According to the report, the total number of drop-outs aged 15 to 24 reaches 6.4 million worldwide. Taking this number into account, the adjusted global youth unemployment rate would be 13.6 per cent instead of the current 12.6 per cent. Globally, this labour force gap amounts to 1.2 per cent for young men and 0.5 per cent for women.
Striking differences between regionsIn the Developed Economies & European Union, the crisis resulted in around 2 million youth withdrawing from the labour market. In OECD countries, higher unemployment rates meant lower participation rates, which points to a discouraged worker effect.
In contrast, the youth participation rate in Central & South-Eastern Europe (non-EU) & CIS is higher than expected on the basis of pre-crisis trends, which is likely to be partly poverty-driven.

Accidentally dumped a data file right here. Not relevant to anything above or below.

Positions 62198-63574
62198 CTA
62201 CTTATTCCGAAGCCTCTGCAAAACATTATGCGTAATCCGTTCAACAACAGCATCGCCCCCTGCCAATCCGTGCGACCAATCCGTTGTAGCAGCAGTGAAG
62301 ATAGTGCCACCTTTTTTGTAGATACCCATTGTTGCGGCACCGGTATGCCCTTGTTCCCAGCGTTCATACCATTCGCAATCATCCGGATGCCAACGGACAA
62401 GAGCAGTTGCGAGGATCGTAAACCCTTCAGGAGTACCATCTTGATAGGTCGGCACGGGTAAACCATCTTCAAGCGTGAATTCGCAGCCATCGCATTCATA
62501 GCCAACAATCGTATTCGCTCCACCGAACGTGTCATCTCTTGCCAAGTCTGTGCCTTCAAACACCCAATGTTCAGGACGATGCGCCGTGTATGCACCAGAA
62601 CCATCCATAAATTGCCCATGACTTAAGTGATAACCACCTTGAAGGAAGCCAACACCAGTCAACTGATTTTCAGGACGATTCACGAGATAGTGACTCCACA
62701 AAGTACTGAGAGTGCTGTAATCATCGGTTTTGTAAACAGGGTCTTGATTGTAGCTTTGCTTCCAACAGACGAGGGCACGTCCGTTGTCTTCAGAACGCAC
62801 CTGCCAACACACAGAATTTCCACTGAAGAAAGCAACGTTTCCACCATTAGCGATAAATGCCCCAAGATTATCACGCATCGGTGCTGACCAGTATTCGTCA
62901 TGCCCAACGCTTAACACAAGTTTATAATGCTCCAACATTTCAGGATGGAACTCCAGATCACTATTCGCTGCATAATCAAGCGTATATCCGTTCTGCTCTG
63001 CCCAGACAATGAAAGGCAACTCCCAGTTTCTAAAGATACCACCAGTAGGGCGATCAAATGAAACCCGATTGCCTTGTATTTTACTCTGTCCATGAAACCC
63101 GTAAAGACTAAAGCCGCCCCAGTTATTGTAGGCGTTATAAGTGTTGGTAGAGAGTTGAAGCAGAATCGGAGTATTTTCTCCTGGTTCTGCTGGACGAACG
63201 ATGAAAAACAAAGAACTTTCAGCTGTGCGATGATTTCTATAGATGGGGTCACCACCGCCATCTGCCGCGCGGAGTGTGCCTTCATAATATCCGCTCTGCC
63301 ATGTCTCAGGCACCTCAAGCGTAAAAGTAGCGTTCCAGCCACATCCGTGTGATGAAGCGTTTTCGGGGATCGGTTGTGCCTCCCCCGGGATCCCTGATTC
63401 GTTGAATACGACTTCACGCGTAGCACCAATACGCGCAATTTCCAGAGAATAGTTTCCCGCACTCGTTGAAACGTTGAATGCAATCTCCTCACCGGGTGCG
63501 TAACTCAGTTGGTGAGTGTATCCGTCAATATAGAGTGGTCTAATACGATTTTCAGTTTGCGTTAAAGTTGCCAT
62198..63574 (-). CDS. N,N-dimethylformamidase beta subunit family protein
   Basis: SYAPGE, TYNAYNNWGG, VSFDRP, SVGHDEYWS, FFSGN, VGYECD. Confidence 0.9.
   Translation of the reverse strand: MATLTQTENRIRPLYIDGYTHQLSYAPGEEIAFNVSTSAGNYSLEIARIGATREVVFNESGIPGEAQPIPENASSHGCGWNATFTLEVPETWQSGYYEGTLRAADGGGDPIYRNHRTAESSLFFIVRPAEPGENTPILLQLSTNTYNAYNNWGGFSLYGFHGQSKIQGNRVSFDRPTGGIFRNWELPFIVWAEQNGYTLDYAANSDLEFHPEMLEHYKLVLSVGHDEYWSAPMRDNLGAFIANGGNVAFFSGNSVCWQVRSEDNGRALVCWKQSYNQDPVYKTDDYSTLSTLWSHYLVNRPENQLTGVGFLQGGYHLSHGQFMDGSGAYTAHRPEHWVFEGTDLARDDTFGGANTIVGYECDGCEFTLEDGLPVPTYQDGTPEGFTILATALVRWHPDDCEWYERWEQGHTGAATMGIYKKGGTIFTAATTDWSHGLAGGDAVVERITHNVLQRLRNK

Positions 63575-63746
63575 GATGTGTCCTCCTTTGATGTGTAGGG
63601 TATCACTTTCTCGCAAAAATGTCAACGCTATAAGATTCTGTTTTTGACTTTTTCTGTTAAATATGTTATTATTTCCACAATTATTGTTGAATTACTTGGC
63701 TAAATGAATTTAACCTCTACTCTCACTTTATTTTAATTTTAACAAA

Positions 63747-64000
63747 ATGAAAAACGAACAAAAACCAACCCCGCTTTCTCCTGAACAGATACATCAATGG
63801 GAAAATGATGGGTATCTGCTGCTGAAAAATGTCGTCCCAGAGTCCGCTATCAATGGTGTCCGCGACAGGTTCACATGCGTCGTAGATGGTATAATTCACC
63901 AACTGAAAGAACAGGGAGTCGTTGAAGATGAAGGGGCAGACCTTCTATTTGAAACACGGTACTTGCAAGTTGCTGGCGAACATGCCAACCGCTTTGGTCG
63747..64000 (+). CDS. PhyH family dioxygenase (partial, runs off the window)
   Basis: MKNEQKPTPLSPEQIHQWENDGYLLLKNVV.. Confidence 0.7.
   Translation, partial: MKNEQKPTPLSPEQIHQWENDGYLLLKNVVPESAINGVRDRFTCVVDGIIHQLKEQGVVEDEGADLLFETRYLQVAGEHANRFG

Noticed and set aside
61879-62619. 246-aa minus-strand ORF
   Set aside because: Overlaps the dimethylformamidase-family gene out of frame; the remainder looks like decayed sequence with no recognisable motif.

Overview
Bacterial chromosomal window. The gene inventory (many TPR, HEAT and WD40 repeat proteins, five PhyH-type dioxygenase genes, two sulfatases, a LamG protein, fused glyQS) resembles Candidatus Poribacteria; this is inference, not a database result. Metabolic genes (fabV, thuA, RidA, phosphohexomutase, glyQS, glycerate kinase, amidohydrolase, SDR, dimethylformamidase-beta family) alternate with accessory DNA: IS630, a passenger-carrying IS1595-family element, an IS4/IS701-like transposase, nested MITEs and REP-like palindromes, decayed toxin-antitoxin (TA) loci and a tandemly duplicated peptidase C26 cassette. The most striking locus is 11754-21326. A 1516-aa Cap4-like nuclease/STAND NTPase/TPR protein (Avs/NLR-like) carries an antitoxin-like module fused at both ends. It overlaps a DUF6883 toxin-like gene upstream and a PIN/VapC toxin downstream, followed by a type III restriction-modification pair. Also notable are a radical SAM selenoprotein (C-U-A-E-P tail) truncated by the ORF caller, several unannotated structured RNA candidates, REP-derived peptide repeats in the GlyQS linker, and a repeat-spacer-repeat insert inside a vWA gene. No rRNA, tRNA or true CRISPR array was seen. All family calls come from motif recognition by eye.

The impact of drop-outs on youth unemployment
Adjusting the youth unemployment rate to account for reduced labour force participation can be obtained by comparing pre-crisis trends in youth labour force participation and the ILO’s estimates of the economically active population. In the figure below, such a comparison is made for each region in 2011, and separately for young men and women.
For instance, if the unemployment rate is adjusted for drop-out induced by the economic crisis, the global youth male unemployment rate would rise from 12.4 to 13.6 per cent, and the global youth female unemployment rate would rise from 13.0 to 13.5 per cent.